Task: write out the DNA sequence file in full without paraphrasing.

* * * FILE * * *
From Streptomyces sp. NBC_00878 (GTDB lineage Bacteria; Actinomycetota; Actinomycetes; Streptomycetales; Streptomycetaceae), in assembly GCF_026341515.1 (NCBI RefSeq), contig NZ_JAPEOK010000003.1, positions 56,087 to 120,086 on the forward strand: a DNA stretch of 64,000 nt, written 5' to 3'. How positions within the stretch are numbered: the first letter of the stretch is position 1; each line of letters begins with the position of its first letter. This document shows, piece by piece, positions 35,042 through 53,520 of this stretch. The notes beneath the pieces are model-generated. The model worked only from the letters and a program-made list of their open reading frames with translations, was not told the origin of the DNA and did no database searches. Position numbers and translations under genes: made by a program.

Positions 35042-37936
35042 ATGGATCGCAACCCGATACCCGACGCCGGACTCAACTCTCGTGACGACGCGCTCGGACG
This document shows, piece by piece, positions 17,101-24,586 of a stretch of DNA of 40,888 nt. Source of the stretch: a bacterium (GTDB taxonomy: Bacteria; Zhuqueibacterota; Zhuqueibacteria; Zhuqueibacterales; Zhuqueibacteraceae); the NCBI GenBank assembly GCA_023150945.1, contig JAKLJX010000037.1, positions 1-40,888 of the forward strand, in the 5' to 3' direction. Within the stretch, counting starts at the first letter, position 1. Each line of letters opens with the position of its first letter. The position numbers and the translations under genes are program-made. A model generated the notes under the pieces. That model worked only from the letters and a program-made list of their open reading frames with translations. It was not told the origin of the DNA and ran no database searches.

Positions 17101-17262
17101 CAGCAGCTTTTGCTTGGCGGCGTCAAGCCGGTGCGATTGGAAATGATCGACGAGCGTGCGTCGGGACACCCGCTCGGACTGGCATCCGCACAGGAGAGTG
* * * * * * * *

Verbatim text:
From Streptomyces sp. NBC_00878 (GTDB lineage Bacteria; Actinomycetota; Actinomycetes; Streptomycetales; Streptomycetaceae), in assembly GCF_026341515.1 (NCBI RefSeq), contig NZ_JAPEOK010000003.1, positions 56,087 to 120,086 on the forward strand: a DNA stretch of 64,000 nt, written 5' to 3'. How positions within the stretch are numbered: the first letter of the stretch is position 1; each line of letters begins with the position of its first letter. This document shows, piece by piece, positions 35,042 through 53,520 of this stretch. The notes beneath the pieces are model-generated. The model worked only from the letters and a program-made list of their open reading frames with translations, was not told the origin of the DNA and did no database searches. Position numbers and translations under genes: made by a program.

Positions 35042-37936
35042 ATGGATCGCAACCCGATACCCGACGCCGGACTCAACTCTCGTGACGACGCGCTCGGACG
This document shows, piece by piece, positions 17,101-24,586 of a stretch of DNA of 40,888 nt. Source of the stretch: a bacterium (GTDB taxonomy: Bacteria; Zhuqueibacterota; Zhuqueibacteria; Zhuqueibacterales; Zhuqueibacteraceae); the NCBI GenBank assembly GCA_023150945.1, contig JAKLJX010000037.1, positions 1-40,888 of the forward strand, in the 5' to 3' direction. Within the stretch, counting starts at the first letter, position 1. Each line of letters opens with the position of its first letter. The position numbers and the translations under genes are program-made. A model generated the notes under the pieces. That model worked only from the letters and a program-made list of their open reading frames with translations. It was not told the origin of the DNA and ran no database searches.

Positions 17101-17262
17101 CAGCAGCTTTTGCTTGGCGGCGTCAAGCCGGTGCGATTGGAAATGATCGACGAGCGTGCGTCGGGACACCCGCTCGGACTGGCATCCGCACAGGAGAGTG